To-date, golf KDprobably 90 percent of my golfing has been done at our local Eunice Municipal Golf Course in Eunice, New Mexico. It was the first golf course I ever golfed on, and honestly after visiting approximately 9 other courses around New Mexico and Texas in my short time playing, I have to say the Eunice golf course is pretty darn nice. It is only a nine-hole course, but I think it is pretty well maintained and they are working on making improvements all of the time. There is a driving range (which I was surprised to find not every course has) and a small but decent putting/chipping area. We have golfed other courses in much bigger towns that were not near as nice (but we paid a lot more!). Of course it’s more fun when you know most of the other golfers and the employees in the club house. If anything is lacking, I would say it is the club house amenities. They sell soft drinks and have snacks (candy bars, ice cream bars, etc.), but it is not a very “inviting” place to just hang out like I’ve seen at other courses.

What I am very excited about is the new water feature they have added to hole #4. It’s a little stream about two-thirds they way down that runs straight across the fairway made with river rocks. I think it will be very pretty when they get done with it.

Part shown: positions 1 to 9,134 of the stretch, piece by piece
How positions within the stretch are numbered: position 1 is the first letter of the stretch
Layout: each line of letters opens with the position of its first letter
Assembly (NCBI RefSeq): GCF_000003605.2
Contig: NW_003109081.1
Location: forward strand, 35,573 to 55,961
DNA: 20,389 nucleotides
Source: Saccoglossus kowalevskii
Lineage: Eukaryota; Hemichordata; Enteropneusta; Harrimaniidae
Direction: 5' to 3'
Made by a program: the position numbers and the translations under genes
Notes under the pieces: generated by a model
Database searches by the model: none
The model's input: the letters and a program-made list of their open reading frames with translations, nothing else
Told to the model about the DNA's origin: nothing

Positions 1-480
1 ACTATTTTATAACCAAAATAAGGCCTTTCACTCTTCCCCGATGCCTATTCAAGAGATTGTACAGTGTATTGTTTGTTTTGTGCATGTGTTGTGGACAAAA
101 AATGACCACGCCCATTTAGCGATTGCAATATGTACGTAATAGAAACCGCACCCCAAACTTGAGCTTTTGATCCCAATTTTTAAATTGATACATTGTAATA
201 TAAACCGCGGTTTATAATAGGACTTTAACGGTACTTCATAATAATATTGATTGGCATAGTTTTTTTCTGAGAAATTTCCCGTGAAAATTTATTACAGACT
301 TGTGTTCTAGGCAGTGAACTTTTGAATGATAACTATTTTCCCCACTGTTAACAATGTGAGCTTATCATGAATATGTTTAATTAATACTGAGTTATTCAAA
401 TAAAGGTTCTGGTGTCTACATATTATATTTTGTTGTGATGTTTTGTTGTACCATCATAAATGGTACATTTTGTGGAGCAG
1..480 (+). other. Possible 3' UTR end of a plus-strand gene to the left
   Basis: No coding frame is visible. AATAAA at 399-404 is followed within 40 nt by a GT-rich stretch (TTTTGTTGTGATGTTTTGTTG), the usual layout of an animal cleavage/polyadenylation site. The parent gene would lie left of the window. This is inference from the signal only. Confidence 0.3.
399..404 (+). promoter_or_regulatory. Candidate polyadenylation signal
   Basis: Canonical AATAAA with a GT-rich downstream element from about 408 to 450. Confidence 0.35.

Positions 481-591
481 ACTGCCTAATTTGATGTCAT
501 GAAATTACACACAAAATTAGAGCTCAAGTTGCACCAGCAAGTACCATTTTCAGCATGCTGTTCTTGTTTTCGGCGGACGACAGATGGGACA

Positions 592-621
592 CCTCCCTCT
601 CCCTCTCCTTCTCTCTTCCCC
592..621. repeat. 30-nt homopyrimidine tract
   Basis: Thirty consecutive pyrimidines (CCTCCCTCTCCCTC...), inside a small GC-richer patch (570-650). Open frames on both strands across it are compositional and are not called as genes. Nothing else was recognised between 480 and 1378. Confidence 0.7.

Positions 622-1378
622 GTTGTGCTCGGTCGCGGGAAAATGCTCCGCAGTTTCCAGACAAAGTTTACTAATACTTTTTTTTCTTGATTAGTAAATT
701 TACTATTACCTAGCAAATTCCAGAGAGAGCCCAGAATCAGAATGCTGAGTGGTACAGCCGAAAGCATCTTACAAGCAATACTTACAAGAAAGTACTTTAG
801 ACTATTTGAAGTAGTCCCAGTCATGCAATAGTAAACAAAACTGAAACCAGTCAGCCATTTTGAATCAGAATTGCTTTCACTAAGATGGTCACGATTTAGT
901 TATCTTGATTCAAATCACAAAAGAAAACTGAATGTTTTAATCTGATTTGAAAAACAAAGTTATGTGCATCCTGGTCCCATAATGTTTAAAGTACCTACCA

Actually I don’t know why I am so excited about it because since they have put it in, my ball ends up in the water probably 90 percent of the time! KD told me that it doesn’t matter where you are, that golf balls are attracted to water. And sand. And trees. Well, you get the idea, and if you are a golfer you will probably agree with that little fact!

Golf Course Rating

♥♥♥♥♥Price – you can’t beat the price

♥♥♥Condition of Greens – they just re-sanded the greens, so they are bumpy right now, but usually are much better

♥♥♥♥Condition of Course – well kept, but keep your cart out of the rough or you will get mesquite thorns in your tires

♥♥Clubhouse – you won’t be enticed to spend much time in here